- Time of the year: If you get 6 months of winter your produce prices will be far higher than in the summer months when food is in season and doesn’t have to travel the distance.
- Where you shop: If you shop from the grocery store you have your conventional stores and your health food stores, both will have different prices and both take a cut in the profits of the produce you purchase. If you shop from the farmers market or have a CSA share (where you get a weekly box of veggies) your price might be less because you’re buying directly from the source. However *sometimes* larger chain stores order veggies from large farms and have higher purchasing power and can get reduced prices because of it.
- Whether or not the produce is in season: Strawberries might be $3 a container in the peak summer season but a whopping $6 in the off-season.
- Organic or conventional: The majority of the time, organic food is more expensive than its conventional counterpart. That will vary greatly on what you’re buying and how much it’s sprayed (for example potatoes are a heavily sprayed crop, so organic is more expensive. As for something like carrots there’s not so much in price difference.)
- Specialty veggies, like rainbow carrots or heirloom tomatoes, have a higher dollar value than the boring bland conventional counterparts. I almost always grow heirlooms or fancier veggies that you can’t buy at the store because the taste is superior.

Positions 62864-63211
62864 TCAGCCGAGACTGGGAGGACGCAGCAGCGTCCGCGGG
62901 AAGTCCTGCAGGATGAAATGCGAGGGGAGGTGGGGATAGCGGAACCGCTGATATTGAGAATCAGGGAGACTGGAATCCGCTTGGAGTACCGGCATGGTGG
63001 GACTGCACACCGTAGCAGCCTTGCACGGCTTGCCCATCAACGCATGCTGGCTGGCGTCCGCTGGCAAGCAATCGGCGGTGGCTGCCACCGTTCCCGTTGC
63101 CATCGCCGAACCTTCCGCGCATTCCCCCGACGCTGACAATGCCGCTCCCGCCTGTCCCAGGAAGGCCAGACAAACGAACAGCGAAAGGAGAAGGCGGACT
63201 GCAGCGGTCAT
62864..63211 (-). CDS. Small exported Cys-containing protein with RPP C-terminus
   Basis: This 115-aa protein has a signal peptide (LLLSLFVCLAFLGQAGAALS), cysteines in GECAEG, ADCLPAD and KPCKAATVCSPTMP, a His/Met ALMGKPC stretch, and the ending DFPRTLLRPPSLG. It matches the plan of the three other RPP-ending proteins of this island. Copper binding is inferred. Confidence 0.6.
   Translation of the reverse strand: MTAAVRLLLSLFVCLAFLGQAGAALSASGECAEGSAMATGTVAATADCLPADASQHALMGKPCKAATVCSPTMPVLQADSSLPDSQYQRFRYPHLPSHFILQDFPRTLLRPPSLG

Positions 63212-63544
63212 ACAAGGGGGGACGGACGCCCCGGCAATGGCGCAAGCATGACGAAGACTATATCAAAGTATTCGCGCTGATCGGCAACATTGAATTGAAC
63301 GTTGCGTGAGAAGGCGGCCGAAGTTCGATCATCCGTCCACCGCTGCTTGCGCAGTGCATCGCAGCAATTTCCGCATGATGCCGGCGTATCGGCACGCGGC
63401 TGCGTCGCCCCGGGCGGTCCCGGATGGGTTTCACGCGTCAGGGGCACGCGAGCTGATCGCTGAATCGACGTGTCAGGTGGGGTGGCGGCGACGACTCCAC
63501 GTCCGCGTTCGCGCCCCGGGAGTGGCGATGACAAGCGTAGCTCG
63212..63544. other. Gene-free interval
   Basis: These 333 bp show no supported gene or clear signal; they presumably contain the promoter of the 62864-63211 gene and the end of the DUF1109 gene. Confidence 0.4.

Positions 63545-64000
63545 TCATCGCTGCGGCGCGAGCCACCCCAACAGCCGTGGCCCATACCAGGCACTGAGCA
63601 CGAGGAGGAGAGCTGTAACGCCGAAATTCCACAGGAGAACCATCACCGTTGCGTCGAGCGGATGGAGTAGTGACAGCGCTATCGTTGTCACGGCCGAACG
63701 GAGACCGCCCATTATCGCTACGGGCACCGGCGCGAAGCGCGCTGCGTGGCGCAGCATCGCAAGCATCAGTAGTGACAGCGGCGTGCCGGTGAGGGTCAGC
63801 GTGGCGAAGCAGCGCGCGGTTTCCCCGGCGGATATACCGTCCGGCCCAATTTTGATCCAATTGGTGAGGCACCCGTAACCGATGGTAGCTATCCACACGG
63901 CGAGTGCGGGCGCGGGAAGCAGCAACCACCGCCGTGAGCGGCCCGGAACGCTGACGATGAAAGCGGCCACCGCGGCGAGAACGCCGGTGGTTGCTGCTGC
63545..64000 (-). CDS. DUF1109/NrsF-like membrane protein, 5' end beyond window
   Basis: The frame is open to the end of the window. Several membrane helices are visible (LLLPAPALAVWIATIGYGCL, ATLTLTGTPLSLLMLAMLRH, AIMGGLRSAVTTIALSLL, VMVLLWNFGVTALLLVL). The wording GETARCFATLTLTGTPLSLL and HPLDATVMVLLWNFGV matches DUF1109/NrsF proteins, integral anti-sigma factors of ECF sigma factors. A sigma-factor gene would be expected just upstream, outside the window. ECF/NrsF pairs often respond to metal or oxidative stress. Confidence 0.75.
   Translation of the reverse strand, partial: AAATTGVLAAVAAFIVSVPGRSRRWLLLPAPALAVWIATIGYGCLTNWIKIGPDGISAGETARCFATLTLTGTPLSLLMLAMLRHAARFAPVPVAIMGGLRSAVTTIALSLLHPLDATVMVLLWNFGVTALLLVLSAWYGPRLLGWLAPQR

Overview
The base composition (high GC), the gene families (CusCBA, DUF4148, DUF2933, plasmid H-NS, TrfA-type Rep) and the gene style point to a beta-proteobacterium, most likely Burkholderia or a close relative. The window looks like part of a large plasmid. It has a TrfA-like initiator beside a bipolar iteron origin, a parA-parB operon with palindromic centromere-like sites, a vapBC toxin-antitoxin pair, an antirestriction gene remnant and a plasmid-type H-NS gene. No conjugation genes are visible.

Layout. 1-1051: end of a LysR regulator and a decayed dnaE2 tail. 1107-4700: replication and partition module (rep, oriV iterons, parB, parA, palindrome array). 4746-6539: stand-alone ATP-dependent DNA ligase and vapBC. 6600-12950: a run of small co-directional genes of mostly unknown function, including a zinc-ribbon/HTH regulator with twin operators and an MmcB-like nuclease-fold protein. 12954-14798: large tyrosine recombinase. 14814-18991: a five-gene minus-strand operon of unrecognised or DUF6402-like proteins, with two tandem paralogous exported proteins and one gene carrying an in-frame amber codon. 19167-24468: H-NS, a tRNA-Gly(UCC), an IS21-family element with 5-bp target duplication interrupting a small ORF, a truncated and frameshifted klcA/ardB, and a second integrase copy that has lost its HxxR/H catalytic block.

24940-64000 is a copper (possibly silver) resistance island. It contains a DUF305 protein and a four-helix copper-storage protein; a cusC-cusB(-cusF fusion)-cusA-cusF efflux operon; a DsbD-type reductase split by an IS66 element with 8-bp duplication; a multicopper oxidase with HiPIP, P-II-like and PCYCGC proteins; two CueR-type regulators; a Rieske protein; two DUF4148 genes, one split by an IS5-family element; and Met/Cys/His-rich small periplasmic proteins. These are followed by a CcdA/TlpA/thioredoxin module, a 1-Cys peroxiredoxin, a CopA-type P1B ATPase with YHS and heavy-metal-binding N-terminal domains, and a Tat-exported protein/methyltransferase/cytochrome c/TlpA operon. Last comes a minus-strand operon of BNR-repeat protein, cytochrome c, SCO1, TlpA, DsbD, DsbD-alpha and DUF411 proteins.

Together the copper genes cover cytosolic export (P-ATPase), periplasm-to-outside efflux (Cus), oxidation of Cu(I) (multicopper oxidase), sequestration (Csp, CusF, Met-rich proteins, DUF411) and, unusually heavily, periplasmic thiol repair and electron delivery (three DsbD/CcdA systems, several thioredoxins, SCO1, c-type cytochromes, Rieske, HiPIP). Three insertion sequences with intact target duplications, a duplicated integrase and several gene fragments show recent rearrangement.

- The ‘Greens on Top’ Price. Crops with the greens left on them have a higher dollar value. Take carrots, a healthy colourful mix of heirloom carrots that are purple, orange and red with the greens on top costs FAR more than your humble bag of 5lbs carrots that look dry and old. The flavour is also far better.
- Your country, the economy, your local food farms (or lack thereof), climate changes affecting weather (think drought, forest fires), cost of gas, green tops on or off the list goes on!
So with ALL of these factors and more how on earth do you price your own home-grown produce?
Here’s what I do
I keep track of the cost of produce from our grocery store purchasing and I take an average from both the in-season and out of season prices.